North Texas native Trevante Rhodes on the making of Moonlight, the most acclaimed modern gay romance since Brokeback Mountain
Not to sound overconfident, but as soon as Trevante Rhodes was cast in the indie film Moonlight, he knew he was making a hit. Not that he could predict the box-office receipts — who could? — but a hit in the sense of an instant classic, a cinematic winner … oh, hell, just call it what it is: A great film.
“As [arrogant] as it may sound, when I read it for the first time, I knew [it would work] because it’s so personal,” says Rhodes. “From Page 7, I knew this was something I had to do. I thought, I have to tell this story! I’m a romantic, and it’s an epic love story, man!”
And a love story in many unexpected ways: Between African-American men living troubled lives in the inner city of Miami. Moonlight — adapted by writer-director Barry Jenkins, from a semi-autobiographical story by MacArthur “Genius” Grant laureate Tarell McCraney — is told in three chapters, all centered around the same kid. In the first chapter, Chiron (now called “Little”) is about 8 (played by Alex Hibbert), and comes under the protection of a local drug kingpin named Juan (Mahershala Ali), who shelters him from his drug-addled mother Paula (Naomie Harris). Chapter 2 meets Chiron (Ashton Sanders) about 10 years later, as a moody high school kid grabbling with issues of sexuality. By the third chapter, Chiron is known by the street name Black (Rhodes), a badass drug dealer, finally hoping to find a way toward self-acceptance. Throughout, it’s Chiron’s friend Kevin who anchors him… and stokes his sexual longing.
The challenge facing Rhodes — a native of Little Elm who admits to falling into acting “by happenstance at the end of college” — was “summarizing” Chiron’s journey at the end … and doing so with little guidance from the first two chapters. “We shot in sequence, but Barry was really adamant that Andre Holland [who plays the adult Kevin] and I not watch the [footage of the earlier chapters],” he says. “We wanted to look for similarities in what they were doing, but Barry really wanted us to focus how we changed so drastically. I think that was liberating for me as an actor” to do that.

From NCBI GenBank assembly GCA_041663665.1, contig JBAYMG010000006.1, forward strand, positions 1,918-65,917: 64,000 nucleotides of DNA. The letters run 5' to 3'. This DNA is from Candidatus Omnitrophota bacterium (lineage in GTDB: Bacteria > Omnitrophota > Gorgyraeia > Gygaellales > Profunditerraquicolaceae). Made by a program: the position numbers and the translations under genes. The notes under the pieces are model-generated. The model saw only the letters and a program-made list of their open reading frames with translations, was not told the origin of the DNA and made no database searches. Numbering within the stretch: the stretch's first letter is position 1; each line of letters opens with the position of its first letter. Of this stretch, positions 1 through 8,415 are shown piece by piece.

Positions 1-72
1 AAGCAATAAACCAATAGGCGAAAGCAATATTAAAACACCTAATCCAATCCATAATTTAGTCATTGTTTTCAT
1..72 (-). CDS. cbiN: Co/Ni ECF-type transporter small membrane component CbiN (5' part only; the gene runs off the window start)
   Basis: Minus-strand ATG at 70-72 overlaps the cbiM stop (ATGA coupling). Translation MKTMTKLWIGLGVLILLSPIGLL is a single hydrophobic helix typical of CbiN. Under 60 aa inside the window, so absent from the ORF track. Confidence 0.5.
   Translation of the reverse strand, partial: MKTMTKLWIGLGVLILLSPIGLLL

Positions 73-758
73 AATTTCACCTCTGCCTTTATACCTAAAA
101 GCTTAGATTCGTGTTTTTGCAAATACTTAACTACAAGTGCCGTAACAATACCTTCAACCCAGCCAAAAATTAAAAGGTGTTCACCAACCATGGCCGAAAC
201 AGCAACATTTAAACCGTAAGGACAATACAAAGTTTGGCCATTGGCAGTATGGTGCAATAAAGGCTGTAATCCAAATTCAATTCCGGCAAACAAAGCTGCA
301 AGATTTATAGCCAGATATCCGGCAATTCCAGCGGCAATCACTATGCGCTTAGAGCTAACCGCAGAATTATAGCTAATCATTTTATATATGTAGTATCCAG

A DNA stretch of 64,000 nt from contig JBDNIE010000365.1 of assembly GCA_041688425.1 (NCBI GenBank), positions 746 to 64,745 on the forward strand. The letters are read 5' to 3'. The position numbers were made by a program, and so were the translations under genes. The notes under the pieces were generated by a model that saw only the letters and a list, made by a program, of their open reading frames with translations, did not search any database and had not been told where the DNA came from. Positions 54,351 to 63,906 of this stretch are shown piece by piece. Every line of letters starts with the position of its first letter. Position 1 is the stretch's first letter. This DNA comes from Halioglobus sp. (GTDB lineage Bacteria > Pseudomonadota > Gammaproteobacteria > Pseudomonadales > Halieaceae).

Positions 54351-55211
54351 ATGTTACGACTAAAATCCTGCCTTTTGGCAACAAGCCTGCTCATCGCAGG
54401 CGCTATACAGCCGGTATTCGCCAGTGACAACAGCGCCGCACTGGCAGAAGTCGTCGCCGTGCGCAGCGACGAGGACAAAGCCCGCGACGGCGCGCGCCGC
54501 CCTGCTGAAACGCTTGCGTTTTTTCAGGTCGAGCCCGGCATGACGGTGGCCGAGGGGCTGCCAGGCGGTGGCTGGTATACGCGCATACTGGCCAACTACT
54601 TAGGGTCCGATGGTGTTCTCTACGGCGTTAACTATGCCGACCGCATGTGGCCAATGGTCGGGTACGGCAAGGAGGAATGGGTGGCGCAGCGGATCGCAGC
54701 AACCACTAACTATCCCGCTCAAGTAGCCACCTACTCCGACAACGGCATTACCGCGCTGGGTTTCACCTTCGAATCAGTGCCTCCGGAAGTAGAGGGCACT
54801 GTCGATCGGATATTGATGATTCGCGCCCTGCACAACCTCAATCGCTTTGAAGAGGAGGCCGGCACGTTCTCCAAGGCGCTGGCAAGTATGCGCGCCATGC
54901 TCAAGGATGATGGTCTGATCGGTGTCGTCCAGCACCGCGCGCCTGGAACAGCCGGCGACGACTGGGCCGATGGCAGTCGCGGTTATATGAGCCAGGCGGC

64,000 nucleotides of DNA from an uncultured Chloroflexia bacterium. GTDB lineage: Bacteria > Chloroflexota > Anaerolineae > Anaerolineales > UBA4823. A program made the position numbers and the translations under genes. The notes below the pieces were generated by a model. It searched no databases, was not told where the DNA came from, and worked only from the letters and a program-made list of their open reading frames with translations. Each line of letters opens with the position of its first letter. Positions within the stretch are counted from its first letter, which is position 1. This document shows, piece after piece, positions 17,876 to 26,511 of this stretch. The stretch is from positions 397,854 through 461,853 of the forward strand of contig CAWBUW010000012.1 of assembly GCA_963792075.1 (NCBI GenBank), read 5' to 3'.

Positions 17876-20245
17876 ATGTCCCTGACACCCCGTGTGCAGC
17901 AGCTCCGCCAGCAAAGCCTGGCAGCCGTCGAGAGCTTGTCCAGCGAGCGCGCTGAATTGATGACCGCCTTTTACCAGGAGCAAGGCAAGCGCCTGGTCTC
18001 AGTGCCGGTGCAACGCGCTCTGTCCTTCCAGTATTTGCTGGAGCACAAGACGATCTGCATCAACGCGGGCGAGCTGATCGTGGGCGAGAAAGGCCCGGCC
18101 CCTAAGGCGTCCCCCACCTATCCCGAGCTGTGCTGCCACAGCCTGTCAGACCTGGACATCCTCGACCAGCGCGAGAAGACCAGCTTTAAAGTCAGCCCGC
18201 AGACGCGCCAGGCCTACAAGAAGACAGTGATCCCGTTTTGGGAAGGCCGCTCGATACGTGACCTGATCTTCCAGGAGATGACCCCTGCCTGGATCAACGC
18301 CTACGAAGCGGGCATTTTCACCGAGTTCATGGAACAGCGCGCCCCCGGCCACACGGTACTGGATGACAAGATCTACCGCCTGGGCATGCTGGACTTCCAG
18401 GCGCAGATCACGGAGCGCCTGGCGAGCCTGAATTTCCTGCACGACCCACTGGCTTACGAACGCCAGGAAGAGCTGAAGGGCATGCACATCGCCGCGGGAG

He had to fill in a lot of blanks about what happened to Chiron in the intervening years between his chapters, but he plays it close to the vest (“I won’t go too deep because it’s like a magician telling you his secrets,” he says), but “In my mind, he spent some years in jail and after that he developed this life and adapted to what the world’s mold of him should be.”
That is a large part of the message of Moonlight — should you conform to expectations society has of you, or break free? Rhodes says embodying Chiron’s inner conflict was something he related to — but for different reasons than the character he played.
“We all have identity issues and we all struggle with insecurity and with trying to find out who we are and what love is,” Rhodes says. “Yes, it’s a very specific story about gayness and blackness, but it’s about humanity — a human life. And we use these very specific topics as a conduit for a universal story. I dealt with issues not so much in regard to sexuality or my relationship with my mother, but I was bullied some and that spoke to me, But the differences were really enticing to me [as an actor]. Back in middle school and high school, I felt that being a hyper-masculine, physical being was my way of projecting success out into the world. I thought if I had this physicality about me, as well as being able to articulate myself appropriately, [others would think], ‘Hey, that guy has it all figured out.’”
Rhodes didn’t, of course. And that’s where he found the core of his character.
“Chiron is someone trying to find out who he is, and has to fortify himself to project what masculinity was to him,” he says. “I look at love on a scale of 1 to 10, and most settle for 6 or 7. But Chiron found his 10 when he was like 8 years old! [He needs to realize], I can be tough and gay and happy with the guy I love. I need to live my truest life or at least attempt to experience it.”
Moonlight opens today in North Texas. For a review, see Page 41.